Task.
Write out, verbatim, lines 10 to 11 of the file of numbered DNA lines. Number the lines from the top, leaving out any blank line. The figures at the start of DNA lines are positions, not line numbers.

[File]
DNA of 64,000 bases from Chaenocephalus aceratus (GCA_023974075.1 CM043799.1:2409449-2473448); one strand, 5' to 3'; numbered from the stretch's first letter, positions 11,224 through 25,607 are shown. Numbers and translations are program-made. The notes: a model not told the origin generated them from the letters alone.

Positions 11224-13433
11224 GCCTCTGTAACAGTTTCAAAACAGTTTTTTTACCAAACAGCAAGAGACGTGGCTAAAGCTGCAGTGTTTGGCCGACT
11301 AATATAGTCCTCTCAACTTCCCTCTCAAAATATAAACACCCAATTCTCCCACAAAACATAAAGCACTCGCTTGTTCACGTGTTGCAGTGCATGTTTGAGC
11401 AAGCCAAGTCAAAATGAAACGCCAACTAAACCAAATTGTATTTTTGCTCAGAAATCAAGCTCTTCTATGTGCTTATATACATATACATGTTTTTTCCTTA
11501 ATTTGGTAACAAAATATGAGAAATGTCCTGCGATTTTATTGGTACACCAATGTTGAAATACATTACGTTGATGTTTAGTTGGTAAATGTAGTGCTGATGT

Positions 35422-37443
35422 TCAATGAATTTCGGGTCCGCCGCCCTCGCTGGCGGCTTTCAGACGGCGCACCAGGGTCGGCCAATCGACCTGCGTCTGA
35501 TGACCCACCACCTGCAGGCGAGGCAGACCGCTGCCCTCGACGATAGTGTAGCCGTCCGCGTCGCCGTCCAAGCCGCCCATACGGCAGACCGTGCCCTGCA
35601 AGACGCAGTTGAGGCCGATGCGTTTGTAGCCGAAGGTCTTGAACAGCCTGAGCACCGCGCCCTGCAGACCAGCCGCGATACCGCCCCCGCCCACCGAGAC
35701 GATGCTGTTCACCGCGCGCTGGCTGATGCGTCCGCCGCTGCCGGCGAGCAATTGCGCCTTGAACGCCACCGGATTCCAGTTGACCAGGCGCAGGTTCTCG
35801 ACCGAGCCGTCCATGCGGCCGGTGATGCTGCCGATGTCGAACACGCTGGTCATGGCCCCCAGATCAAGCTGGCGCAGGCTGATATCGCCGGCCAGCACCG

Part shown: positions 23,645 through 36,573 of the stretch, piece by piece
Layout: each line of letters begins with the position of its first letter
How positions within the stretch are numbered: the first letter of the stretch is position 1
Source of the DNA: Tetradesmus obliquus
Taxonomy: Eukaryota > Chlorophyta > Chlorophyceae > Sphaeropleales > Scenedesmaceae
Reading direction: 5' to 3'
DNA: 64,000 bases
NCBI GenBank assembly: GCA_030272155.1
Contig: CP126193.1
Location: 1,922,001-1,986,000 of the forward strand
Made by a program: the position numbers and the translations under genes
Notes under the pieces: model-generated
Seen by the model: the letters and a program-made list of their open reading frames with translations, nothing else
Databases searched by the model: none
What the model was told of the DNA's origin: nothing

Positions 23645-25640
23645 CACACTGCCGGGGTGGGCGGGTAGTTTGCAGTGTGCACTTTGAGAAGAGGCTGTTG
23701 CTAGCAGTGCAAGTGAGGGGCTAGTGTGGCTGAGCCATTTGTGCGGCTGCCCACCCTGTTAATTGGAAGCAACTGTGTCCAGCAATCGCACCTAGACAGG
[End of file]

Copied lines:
35601 AGACGCAGTTGAGGCCGATGCGTTTGTAGCCGAAGGTCTTGAACAGCCTGAGCACCGCGCCCTGCAGACCAGCCGCGATACCGCCCCCGCCCACCGAGAC
35701 GATGCTGTTCACCGCGCGCTGGCTGATGCGTCCGCCGCTGCCGGCGAGCAATTGCGCCTTGAACGCCACCGGATTCCAGTTGACCAGGCGCAGGTTCTCG